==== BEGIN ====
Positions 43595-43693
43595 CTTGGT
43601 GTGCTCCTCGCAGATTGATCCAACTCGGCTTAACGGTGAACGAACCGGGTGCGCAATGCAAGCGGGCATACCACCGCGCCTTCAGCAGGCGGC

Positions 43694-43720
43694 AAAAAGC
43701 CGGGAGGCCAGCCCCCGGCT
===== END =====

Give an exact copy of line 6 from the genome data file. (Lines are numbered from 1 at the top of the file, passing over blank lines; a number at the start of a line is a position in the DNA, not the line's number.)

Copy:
43701 CGGGAGGCCAGCCCCCGGCT